6️⃣ Haad Nui
Haad Nui beach stands out for being completely different from the long sandy beaches that abound in most of Koh Lanta’s west coast. Surprisingly, this short yet wide sand beach surrounded by rocky slopes that reach far out into an amazing turquoise crystal-clear water, usually gets few visitors, due only to its southern location away from the most popular beaches in the north. Don’t miss the beautiful views from the Diamond Cliff Beach Resort.
7️⃣ Haad Khlong Jak
Haad Khlong Jak is beautiful and quiet, a great option if you want to relax on the beach with few people around. The clear and deep enough waters make it good for swimming and even snorkelling, but there’s really nothing else going on. When you have enough of the beach and feel the itch to move on, you can take a jungle hike to visit Khlong Jak waterfall and a nearby cave. It’s a short hike, and nevermind the sweat when a rewarding cool splash in the sea awaits your return.
8️⃣ Ao Mai Pai
Ao Mai Pai -Bamboo bay- is the southernmost beach before entering the National Park, a secluded and gorgeous white stretch of sand surrounded by thick jungle, perfect if you relax in a lonely and quiet natural paradise setting. Haad Mai Pai beach is broken up by quite a few rocks that protrude from the jungle, giving the place a somehow wild and remote atmosphere.
9️⃣ Relax Beach
Relax Beach is located in a small bay next to much more popular Long Beach, and is a pretty and quiet beach perfect for chilling, sunbathing on the soft sand and swimming in crystal clear water. Even though it’s Thai name is Haad Baan Phraklom, it’s widely known by its English name ‘Relax Beach’, borrowed from one of the oldest hotels, the Relax Bay Resort. Well, the name makes clear there’s not much more to do at Relax Bay, other than hanging out in one of the hippie-style beach bars or having a massage on the beach, but you’re always close to Long Beach if you need anything else.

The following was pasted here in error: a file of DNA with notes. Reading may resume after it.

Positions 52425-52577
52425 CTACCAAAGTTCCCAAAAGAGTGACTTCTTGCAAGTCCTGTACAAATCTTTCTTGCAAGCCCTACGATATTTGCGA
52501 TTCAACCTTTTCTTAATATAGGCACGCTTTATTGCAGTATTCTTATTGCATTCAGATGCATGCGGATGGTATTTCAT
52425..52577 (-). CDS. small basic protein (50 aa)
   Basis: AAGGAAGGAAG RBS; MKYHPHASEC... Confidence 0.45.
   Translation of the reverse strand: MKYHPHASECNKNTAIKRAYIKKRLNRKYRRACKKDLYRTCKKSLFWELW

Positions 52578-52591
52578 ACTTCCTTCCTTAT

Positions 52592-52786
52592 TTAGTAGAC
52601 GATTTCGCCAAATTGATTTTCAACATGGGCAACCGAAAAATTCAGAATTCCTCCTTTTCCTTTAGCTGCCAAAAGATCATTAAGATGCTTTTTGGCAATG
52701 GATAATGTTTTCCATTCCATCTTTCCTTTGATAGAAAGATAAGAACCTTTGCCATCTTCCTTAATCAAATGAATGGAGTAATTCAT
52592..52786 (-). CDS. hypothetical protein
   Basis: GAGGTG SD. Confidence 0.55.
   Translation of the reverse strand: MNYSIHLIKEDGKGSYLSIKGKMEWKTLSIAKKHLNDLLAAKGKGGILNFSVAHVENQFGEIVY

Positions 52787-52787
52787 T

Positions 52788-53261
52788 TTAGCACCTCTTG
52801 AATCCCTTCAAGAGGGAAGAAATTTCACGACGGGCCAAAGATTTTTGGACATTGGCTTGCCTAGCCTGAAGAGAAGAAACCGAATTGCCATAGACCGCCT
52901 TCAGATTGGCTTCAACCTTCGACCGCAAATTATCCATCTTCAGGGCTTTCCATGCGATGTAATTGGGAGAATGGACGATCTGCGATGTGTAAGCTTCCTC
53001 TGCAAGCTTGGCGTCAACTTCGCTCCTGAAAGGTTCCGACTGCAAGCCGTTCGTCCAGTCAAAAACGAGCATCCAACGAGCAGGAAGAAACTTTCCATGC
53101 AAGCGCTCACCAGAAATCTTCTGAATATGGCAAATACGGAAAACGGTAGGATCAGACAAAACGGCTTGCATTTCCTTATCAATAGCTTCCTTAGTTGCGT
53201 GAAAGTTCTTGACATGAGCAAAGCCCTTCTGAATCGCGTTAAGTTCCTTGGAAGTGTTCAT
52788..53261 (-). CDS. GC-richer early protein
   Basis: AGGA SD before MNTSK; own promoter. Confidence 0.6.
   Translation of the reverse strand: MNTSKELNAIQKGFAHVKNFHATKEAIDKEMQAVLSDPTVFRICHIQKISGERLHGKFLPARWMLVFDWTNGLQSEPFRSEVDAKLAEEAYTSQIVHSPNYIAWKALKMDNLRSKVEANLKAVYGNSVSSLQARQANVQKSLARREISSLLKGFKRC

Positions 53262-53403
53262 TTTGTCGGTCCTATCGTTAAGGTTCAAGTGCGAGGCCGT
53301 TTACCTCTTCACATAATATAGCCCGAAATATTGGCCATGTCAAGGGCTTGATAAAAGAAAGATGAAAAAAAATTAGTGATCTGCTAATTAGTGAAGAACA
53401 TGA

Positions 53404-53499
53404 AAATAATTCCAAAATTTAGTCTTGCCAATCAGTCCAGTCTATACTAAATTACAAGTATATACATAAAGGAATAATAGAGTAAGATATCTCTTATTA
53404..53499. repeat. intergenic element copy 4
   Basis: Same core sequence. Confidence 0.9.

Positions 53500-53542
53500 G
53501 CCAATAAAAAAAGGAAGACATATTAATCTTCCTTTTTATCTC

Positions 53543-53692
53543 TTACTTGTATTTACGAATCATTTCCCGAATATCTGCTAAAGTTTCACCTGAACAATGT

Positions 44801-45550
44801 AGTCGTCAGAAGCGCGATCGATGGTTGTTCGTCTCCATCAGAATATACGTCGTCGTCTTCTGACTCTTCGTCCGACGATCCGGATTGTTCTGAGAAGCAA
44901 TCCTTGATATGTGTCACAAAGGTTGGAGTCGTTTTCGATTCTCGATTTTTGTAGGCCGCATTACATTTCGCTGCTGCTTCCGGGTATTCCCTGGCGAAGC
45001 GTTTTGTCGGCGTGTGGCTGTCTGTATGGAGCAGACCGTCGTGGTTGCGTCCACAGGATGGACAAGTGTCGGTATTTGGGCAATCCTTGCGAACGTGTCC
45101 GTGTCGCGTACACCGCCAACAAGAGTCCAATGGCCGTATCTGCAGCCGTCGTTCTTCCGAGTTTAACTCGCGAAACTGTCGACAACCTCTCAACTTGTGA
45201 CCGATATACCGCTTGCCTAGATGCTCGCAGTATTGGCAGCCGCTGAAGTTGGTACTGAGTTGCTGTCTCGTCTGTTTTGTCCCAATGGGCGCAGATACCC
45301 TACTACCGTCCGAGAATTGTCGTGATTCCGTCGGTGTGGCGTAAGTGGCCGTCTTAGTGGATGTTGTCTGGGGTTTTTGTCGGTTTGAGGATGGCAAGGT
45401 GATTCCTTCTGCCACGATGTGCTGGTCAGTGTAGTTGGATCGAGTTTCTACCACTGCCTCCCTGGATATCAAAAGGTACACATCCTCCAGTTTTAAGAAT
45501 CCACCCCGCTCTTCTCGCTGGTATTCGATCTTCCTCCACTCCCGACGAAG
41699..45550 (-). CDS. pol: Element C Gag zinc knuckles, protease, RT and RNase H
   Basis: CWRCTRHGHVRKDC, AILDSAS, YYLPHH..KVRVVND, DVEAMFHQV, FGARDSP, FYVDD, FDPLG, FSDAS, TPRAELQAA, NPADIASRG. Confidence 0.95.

🔟 Haad Tha Naoad
Beautiful Haad Tha Naoad is the beach found inside Mu Koh Lanta’s National Park area, in the southern tip of the island. On one of its ends there’s a white rocky headland -Laem Tha Naoad-, on top of which rises Koh Lanta’s lighthouse, whixh offers amazing views over one of the prettiest beaches in the island. As part of the National Park, it is very clean and untouched… but at the same time this piece of paradise comes at the price of a 400 THB entrance fee. Make the most out of it and explore the 2 km long hiking forest trail, where no doubt you’ll have the company a bunch of fearless monkeys.
✈️ Getting to Koh Lanta
From Bangkok, you can get there by combining plane or bus with boat:
Plane + boat
➡️ Easiest, fastest but most expensive option: fly to Krabi (KBV), the closest airport, about 70 km north of Koh Lanta.
➡️ At Krabi airport there are shared minibuses to Koh Lanta, departing hourly from 07:00 to 15:00, for 400 THB inlcuding the ferry. By private taxi expect to pay 2,300 THB.
➡️ To make things easier, you can buy a combined ticket with the low cost airlines Air Asia or Nok Air, including the flight to Krabi + minibus transfer to the pier + boat to the island.
Bus + boat
➡️ From Bangkok’s Sai Tai Mai bus terminal, you can take a bus to Krabi. The journey takes 12-14 hours, the ticket costs between 600 and 1,000 THB.
➡️ From Krabi bus station there are hourly minibus departures to Koh Lanta from 07:00 to 17:00. The trip takes about 2 hours, price 250 THB.
➡️ Car ferries to Koh Lanta depart from Hua Hin Pier in Khlong Thom district, about 70 km south of Krabi town.
➡️ Koh Lanta is connected by ferries and speedboats to other islands and some mainland piers in the Andaman Sea.
➡️ Most of them run only in high season, from 1st November to 30th March, but ferries connecting with Koh Phi Phi and Phuket operate year round.
➡️ All public ferries and speedboats use Saladan Pier on Koh Lanta.